Of course the sentences are outrageous. But the more interesting question to me is are the sentences only outrageous from our point of view, or are they objectively outrageous? Are the sentences unjust only in a relativistic way, in which our culture has no standing to critique a foreign culture? Or are the sentences unjust in an absolute way?

To hold that the sentences are absolutely wrong, regardless of cultural differences, requires that there be a larger sphere of ethical norms that applies cross-culturally. It is this fact that leads some to make the claim that the existence of God is necessary to create universal ethics. I do believe in God, but you needn't go that far. All that is required is that both cultures share a sphere of ethics that includes both cultures and that both recognize as authoritative. A world community or an appeal to our common humanity would suffice, and indeed it was in part the expression of outrage from the world community that led to the reversal of these sentences.

interdependent web of all existence?

The Unitarian Universalist seventh principle proposes that there is a meaningful connection between all existence. That's not an objective fact. That there is a physical connection doesn't mean there's a meaningful connection. And although I believe the entire universe is meaningfully connected I would defend any UU's right not to believe that some particle floating out in the middle of some distant galaxy really has anything to do with our religious mission here on earth.

But we do have a meaningful connection to at least two very distant, and growing further distant, objects in space: Voyager 1 and Voyager 2. The Voyager 2 space probe is now about eight billion miles away from earth. On August 30 of this year Voyager 2 passed through the Termination Shock (a sudden decrease in the velocity of solar particles) on the way to the heliopause (the boundary of the sun's influence and thus the defined edge of the solar system). Voyager 1 passed through the termination shock in December 2004. Both Voyager's still have power and are still communicating with the earth. Both should reach the heliopause within the next 20 years.

And by the way the Voyagers are moving away from the earth in different directions. Source NASA: Jet Propulsion Laboratory.

good news: no death

a continuing series noticing progress toward the Kingdom of God

On Monday, New Jersey Governor Jon S. Corzine signed a bill outlawing the death penalty in that state and commuted the sentences of the eight prisoners currently on death row in New Jersey to life in prison without possibility of parole, the maxiumum penalty now available under New Jersey law. This is excellent news that finally begins to bring the United States in line with every other civilized government in the world.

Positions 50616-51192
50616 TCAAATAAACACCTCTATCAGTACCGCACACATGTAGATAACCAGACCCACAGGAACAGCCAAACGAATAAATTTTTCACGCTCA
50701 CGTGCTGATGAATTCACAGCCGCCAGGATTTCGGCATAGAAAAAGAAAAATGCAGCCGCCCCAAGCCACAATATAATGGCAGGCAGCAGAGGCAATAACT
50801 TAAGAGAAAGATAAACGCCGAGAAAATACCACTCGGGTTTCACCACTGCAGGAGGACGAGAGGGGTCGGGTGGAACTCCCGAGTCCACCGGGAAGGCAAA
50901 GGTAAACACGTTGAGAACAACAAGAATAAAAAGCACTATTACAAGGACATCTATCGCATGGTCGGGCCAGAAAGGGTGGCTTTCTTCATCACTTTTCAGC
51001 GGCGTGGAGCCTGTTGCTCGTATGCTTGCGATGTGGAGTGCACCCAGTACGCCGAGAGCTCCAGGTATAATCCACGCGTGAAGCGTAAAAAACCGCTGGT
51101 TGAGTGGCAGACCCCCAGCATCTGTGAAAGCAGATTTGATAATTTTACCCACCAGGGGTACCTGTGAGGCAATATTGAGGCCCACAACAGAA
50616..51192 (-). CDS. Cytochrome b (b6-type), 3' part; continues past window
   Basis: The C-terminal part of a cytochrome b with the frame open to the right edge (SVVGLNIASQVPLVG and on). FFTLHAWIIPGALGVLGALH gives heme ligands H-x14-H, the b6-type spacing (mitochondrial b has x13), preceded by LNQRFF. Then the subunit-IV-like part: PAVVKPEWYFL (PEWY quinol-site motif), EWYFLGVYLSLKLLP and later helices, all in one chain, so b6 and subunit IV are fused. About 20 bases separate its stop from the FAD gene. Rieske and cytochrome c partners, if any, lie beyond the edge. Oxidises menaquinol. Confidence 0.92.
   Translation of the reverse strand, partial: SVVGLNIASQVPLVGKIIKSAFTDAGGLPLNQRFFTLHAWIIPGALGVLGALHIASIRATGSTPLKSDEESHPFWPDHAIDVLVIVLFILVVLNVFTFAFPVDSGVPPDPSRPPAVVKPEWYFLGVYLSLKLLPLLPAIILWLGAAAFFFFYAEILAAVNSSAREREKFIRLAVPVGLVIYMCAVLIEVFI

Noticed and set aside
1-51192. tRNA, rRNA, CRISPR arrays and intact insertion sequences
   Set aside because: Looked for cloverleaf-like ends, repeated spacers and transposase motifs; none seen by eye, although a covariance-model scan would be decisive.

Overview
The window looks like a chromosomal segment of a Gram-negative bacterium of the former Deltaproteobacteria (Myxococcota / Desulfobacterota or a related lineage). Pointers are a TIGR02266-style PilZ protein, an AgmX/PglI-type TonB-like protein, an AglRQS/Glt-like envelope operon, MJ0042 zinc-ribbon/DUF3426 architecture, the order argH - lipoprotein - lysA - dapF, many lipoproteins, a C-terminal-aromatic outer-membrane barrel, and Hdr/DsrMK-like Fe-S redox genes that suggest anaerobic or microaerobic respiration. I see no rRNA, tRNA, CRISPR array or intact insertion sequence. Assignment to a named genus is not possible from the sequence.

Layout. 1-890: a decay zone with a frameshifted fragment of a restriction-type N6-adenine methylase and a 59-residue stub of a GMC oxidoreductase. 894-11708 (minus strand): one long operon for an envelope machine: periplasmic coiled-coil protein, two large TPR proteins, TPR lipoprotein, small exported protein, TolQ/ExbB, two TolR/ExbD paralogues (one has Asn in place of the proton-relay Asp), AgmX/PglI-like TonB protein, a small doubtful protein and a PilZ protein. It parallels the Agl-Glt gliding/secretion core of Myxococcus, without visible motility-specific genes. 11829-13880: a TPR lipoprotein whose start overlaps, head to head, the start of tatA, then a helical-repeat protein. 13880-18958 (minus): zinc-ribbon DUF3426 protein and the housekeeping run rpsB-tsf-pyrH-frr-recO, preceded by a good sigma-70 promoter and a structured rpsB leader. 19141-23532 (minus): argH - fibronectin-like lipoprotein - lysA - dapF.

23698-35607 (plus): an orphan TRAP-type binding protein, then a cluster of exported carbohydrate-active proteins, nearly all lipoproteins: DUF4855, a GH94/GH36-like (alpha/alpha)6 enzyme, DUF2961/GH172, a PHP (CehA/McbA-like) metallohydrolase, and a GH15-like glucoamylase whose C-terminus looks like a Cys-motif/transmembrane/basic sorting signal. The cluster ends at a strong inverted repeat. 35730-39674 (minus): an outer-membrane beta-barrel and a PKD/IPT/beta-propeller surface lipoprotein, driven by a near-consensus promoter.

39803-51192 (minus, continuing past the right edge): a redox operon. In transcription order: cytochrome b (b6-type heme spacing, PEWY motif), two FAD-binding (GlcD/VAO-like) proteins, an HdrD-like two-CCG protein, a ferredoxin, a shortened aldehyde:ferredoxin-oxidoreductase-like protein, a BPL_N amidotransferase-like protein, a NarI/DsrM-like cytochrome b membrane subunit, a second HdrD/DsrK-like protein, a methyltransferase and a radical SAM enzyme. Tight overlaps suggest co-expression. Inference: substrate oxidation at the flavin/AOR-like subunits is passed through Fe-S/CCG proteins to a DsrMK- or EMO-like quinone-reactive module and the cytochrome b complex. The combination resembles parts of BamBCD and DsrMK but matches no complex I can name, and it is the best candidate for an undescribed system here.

The Governor argued that given the impossibility of creating a flawless judicial system it was immoral to perpetuate a system where innocent persons might be put to death. That is a real possibility. SInce 1973, 126 innocent persons have been released from death rows in 26 states (source But even that is only one argument against the death penalty. The moral question to ask about the death penalty is not, "Does this person deserve to die?" but, "Do we want to be a society that kills human beings?" You can answer yes to the first question while still answering no the second.

The voices of murder victim survivors crying for "justice" are compelling but not persuasive. The death penalty offers no greater justice than does life in prison without parole. What does justice mean? If justice means putting things back the way they were, executing the murderer does not return the victims to life. If jsutice means punishing the mruderer in comparable ways to their crime well we don't do that anyway and that sense of jsutice brings up immoral motives of revenge. Life in prison without parole protects society from future crimes, expresses our maximum displeasure at their acts by imposing the maximum sentence and makes the statement much less ambiguously that our society holds human life to be sacred.

which came first the chicken or the idea of a chicken?

An interesting article in the New York Times Science section, ("Laws of Nature, Source Unknown" by Dennis Overbye) tackles a question from a scientific perspective that has long engaged religious thinkers from a theological perspective. From the science side the question is, "did the laws of nature precede the universe or did the universe precede the laws of nature?" If the laws came first then this is the only universe possible. but if the laws are only a description of the way this particular universe happens to operate once it came into being then there could be other universes (either potential or actual) that operate by their own internal laws.